You also inherit a community. Allies and other trans people want to see you do well, especially in a world where trans people are vilified for simply existing. Supporting trans people has never been more important.

I’m currently working on my new single campaign for ‘Below The Neck’, which has been supported by Superbia of Manchester Pride, allowing me the freedom to release a high energy, new wave-y synth catchy af pop song. A song that would have otherwise been gathering digital dust on my laptop. It’s also giving others work, including the talented Sugar House and a team of all female radio pluggers.

Now though, we are seeing more and more trans noise. Anohni and Big Freedia are both out trans women of hugely different genres at the top of their game. Half of the artists on AnalogueTrash have trans band members, including the ‘gay metal disco’ from St Lucifer, who are always ridiculously fun to see live. Harvey is making the news in the Midlands and The Spook School are still making their super fun indie pop. Not so long ago, Jordan Grey was up on prime time TV on The Voice and is now on Comedy Central smashing it. And this is HUGE!

I would never change being trans. I would never change being a trans musician. And the industry should support us. Book us. Play us. Listen to us. We have so much to offer. Find out – we’re dying to share it with you!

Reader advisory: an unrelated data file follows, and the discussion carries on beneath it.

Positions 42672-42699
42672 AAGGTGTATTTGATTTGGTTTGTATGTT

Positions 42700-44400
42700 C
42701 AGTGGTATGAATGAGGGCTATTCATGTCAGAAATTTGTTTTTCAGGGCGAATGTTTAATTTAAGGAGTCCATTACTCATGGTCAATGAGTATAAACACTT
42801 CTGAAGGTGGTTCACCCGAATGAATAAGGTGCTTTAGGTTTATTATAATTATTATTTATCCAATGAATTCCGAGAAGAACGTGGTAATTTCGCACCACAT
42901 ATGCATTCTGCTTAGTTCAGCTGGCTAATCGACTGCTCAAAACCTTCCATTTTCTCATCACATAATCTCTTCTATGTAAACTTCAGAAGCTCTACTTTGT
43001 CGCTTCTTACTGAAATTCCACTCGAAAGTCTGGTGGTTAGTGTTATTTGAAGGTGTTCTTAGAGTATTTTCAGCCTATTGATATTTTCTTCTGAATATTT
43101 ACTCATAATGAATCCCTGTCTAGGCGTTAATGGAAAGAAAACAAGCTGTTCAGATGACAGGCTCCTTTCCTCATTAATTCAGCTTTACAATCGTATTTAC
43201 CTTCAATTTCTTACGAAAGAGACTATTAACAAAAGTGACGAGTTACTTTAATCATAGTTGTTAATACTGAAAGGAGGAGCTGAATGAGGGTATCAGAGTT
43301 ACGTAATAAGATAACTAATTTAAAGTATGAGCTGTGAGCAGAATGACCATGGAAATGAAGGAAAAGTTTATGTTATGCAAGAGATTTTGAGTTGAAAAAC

‘Below The Neck’ is out 3rd April on Spotify, iTunes & Bandcamp. Find HUSK on social media – @husknoise .

Massive thanks to HUSK for talking about their experiences with us! 

LISTEN: Mealtime – ‘Denim’

Manchester band Mealtime have shared their debut single ‘Denim’ and it’s a sultry synth-pop gem. Released via Someone Great Records/PIAS, the six-piece have a refreshingly melodic approach to songwriting, culminating in an upbeat and well produced new track.

‘Denim’ is about the relationship between distorted body image and modern beauty standards, but this heavy context is hidden behind buoyant riffs, catchy beats and smooth vocals. Speaking about the track, the band explain: “’Denim’ is a polite introduction to the six of us, and it’s only going to get weirder. With our sound, we’re interested in making something that’s equally as melodic and sweet as it is chaotic, abrasive and challenging.”

Following their sold out debut headline show at Manchester’s YES in March, the band played a free single release live show on 3rd May at Manchester’s Fairfield Social Club alongside Dream Wife and The Ninth Wave. Keep your eyes peeled for more of Mealtime’s live dates, and listen to ‘Denim’ below.

Follow Mealtime on Facebook for more updates.

Kate Crudgington
@KCBobCut